The service providers, that is, the telephone company, the data provider, etc., often use the presence of errors or noise within the payload, or on the signal carrying the payload, as an indication of a communications link problem. These providers often disconnect the subscriber from the service in the event of such problems. Or, because of noise or interference, the service providers may misinterpret the contents of the payload, or the characteristics of the carrier, as a purposeful termination of the connection. Typically, for example, an on-line data service will disconnect a noisy connection for a perceived loss of carrier signal. The carrier is rarely absent, it is more often overcome by noise, but the data service equipment has no means for distinguishing the difference between a broken link, or a misinterpreted command, from an intended disconnect. The subscriber in such a situation is required to reinitiate the contact. This may be a time consuming process, for example, if the link the subscriber had established on this data service was via a complicated search process, as might be typical while communicating on the World Wide Web. Or, it may require the reentry of significant amounts of information if the data service provider has an insufficient back up system.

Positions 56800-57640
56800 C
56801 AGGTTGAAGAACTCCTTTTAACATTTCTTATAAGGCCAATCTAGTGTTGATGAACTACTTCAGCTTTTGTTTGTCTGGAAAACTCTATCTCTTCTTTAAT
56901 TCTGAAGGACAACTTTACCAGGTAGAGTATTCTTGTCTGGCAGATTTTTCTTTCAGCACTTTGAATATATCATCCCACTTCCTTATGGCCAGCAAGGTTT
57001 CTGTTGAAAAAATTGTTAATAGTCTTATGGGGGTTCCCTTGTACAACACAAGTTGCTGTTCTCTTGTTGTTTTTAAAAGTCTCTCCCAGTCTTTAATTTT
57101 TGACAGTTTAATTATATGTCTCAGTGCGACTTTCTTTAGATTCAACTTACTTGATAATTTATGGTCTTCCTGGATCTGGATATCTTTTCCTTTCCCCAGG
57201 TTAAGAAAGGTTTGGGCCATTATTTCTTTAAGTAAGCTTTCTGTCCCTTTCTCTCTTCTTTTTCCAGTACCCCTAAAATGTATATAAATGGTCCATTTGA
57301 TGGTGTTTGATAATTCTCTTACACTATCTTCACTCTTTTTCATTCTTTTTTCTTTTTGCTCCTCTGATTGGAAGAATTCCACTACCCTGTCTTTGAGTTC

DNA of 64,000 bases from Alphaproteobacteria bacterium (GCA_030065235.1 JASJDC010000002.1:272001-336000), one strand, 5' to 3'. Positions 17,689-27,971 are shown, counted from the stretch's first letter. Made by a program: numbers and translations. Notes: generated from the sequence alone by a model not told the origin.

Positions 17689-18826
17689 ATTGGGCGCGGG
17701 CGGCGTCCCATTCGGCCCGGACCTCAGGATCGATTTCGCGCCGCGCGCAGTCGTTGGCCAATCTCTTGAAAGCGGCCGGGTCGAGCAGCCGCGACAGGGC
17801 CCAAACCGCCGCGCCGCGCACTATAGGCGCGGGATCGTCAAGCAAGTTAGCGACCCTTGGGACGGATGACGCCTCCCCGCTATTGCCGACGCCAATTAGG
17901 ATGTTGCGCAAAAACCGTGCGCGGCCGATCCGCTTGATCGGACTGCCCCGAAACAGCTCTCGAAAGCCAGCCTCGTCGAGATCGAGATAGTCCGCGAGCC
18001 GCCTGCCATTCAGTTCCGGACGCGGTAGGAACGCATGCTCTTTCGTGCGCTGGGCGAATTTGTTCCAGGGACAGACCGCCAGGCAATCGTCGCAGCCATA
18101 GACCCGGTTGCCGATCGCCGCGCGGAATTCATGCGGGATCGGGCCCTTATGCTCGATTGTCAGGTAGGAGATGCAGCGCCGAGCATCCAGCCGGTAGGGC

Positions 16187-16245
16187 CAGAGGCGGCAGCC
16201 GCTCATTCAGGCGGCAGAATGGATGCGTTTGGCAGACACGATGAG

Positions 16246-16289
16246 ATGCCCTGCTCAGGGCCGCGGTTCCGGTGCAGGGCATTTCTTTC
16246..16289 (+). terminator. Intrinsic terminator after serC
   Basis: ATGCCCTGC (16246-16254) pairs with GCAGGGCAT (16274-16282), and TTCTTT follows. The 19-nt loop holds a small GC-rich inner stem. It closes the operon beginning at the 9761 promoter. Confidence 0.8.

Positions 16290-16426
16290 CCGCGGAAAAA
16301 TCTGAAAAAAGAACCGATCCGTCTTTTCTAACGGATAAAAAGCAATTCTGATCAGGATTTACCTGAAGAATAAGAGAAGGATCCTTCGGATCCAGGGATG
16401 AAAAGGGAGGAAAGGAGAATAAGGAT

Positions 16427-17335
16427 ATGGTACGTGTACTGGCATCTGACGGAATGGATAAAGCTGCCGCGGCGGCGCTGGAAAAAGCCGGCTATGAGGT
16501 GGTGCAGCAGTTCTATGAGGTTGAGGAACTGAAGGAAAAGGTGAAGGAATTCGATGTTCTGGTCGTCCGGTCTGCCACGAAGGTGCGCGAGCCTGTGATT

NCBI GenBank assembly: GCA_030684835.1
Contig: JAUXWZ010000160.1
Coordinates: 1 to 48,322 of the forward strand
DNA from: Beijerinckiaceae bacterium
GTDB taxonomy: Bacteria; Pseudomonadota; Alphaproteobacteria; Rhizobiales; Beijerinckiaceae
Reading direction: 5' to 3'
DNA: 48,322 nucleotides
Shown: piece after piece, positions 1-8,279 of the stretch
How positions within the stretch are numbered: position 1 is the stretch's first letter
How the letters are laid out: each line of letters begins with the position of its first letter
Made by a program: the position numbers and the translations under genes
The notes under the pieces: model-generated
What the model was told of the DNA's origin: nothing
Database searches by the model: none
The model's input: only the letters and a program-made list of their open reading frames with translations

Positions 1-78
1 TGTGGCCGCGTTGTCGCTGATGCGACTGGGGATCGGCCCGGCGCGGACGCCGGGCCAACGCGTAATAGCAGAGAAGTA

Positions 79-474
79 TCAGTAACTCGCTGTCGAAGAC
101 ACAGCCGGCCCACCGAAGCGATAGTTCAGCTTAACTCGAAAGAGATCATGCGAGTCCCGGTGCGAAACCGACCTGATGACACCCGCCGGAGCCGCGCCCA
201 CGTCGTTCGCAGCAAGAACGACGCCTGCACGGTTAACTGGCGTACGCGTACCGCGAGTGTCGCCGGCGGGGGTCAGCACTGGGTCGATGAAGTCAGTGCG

In accordance with this invention, however, the CATV can distinguish the absence of a response from the NIU from a corrupted response, by directly observing the characteristics of the received preamble. If the preamble is present, but corrupted, the CATV headend, in accordance with this invention, will interject the appropriate signalling to the provider to preclude a disconnect for at least a predefined period of time while it initiates corrective actions. This will prevent, for example, the disconnection of the subscriber caused by a corrupted payload which is misinterpreted as a purposeful disconnect. If the preamble is absent, this would signify either a purposeful disconnect, or a problem with the NIU. A problem with the NIU can be detected by noting its response in other timeslots, or by its response to a test request in this timeslot. Alternatively, the protocol could require an explicit control signal to signify a purposeful disconnect. Absent this signal, the headend will automatically hold off the service disconnect for a predefined period of time, and initiate corrective actions.